Why You Should Never Blog Alone

Why You Should Never Blog Alone

You get really excited about your blog. You’ve got ideas flowing around your head all the time. But when it comes to actually choosing one, you keep changing your mind. Why is that? Well I know, and I’m going to tell you.

I’ve got seven things for you today, friend. Seven reasons, actually, how to take away your fear. The fear of no comments, no interaction and no one listening. 

Blogging by yourself is exhausting, not just with all the work you have to do, but mentally too. If you try to do everything by yourself, you’ll never see as much growth as you want. Lately, I’ve seen some negativity in our community and this week, I know I’m not the only one who’s felt overwhelmed. 

The biggest thing I’ve found to help me along my blogging journey hasn't come from a tip, a tool or a piece of information. It’s come through the support of other people. So if you’re in this blogging thing alone, this is a reminder that you don’t have to be. Here are seven big reasons why.


#1 You Learn More

We’ll never know everything there is to know. And it’s actually better that way - would you want to be in a place where you couldn’t learn anything else? I definitely wouldn’t. That’s the beauty of the blogging world. Part of the reason you have a blog is because you’re sharing what you know, whether that’s beauty products, interiors inspiration or social media tips. You have some sort of knowledge to share these things - and other bloggers have knowledge on completely different topics.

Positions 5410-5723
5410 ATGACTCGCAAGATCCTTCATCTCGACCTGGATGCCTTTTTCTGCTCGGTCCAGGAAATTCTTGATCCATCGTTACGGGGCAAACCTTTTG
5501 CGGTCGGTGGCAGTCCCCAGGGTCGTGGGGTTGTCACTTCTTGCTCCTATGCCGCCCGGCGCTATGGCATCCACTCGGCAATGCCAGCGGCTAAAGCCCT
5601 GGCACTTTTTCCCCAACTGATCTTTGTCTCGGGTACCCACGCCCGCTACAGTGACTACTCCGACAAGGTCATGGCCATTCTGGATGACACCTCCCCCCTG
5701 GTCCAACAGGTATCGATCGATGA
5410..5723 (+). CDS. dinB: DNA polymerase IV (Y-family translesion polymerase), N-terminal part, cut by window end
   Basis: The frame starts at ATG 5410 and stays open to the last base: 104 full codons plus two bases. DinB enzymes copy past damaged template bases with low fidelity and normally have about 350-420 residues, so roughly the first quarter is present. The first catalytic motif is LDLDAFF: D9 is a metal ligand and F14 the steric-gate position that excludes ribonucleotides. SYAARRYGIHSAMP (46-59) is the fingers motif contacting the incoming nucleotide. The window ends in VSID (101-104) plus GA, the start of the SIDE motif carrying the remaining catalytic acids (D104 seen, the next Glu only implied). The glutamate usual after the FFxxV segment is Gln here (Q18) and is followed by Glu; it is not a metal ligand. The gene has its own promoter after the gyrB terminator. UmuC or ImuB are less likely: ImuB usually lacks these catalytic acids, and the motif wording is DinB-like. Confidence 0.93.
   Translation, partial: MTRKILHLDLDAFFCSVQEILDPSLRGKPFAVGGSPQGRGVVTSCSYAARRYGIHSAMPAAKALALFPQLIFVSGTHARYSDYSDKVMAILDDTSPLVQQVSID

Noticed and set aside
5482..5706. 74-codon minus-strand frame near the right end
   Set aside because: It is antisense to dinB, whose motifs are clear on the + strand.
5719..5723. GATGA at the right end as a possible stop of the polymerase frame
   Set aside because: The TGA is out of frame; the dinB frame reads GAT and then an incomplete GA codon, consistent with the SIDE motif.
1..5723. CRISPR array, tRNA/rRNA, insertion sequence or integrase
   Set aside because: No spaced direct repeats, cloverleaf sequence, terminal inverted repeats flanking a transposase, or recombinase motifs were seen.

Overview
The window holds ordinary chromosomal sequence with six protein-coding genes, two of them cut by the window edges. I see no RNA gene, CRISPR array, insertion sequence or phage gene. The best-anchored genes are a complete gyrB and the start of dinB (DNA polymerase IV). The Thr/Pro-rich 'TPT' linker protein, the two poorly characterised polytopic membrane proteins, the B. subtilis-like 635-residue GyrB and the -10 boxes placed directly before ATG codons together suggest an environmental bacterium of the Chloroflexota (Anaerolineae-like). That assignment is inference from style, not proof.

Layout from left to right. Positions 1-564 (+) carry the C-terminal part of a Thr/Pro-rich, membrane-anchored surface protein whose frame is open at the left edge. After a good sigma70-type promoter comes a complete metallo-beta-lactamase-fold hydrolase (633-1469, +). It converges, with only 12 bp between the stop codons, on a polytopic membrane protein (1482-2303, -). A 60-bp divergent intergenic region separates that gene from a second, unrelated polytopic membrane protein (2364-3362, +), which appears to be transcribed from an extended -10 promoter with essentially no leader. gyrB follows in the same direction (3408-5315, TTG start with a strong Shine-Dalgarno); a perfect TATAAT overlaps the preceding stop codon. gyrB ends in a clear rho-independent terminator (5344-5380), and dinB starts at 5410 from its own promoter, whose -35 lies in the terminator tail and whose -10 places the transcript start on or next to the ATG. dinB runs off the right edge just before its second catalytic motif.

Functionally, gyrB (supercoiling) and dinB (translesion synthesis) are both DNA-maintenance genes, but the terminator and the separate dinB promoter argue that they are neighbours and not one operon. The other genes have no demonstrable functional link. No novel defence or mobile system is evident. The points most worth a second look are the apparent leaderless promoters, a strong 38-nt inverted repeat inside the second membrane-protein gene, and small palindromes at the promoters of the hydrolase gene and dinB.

Asking for help from other people always allows you to learn more. A great advocate for this is Twitter chats. I can guarantee that I’ll learn something new from every Twitter chat I join that I can try out. I’ve even given advice to fellow bloggers and their reaction has been “I never knew that.” So just think - you might look at someone and wish you knew what they knew. But there’ll be plenty of other people looking at you that way too.

A great saying I learnt is “if you do what you’ve always done, then you’ll get what you’ve always got.” Your blog develops as you develop and there’s always so much room for growth.


#2 You Create Relationships

The first interaction between anything is the start of a relationship, whether it’s active or passive. When someone hits the follow button on your blog, they’re entering into a passive relationship because they want to see your content. If someone hits follow on your Twitter profile that could be the start of you both actively interacting together every single day.

The more you reach out and get involved, the more relationships you create. It’s not down to you alone to promote your blog and what you do. Part of that comes down to your readers, and the people in your community who are there to shout about you to others. This comes down to forming relationships and you can’t do that when you’re hiding behind the internet and not getting involved.


#3 It's Better to Have Eyes on the Outside

I read a few small business blogs and the owners always say that you should be able to see outside your business. You shouldn’t be in it all the time and you should be able to separate yourself from it. Because the deeper you fall within your blog, the less you’ll be able to see outside it. And you need to have that vision.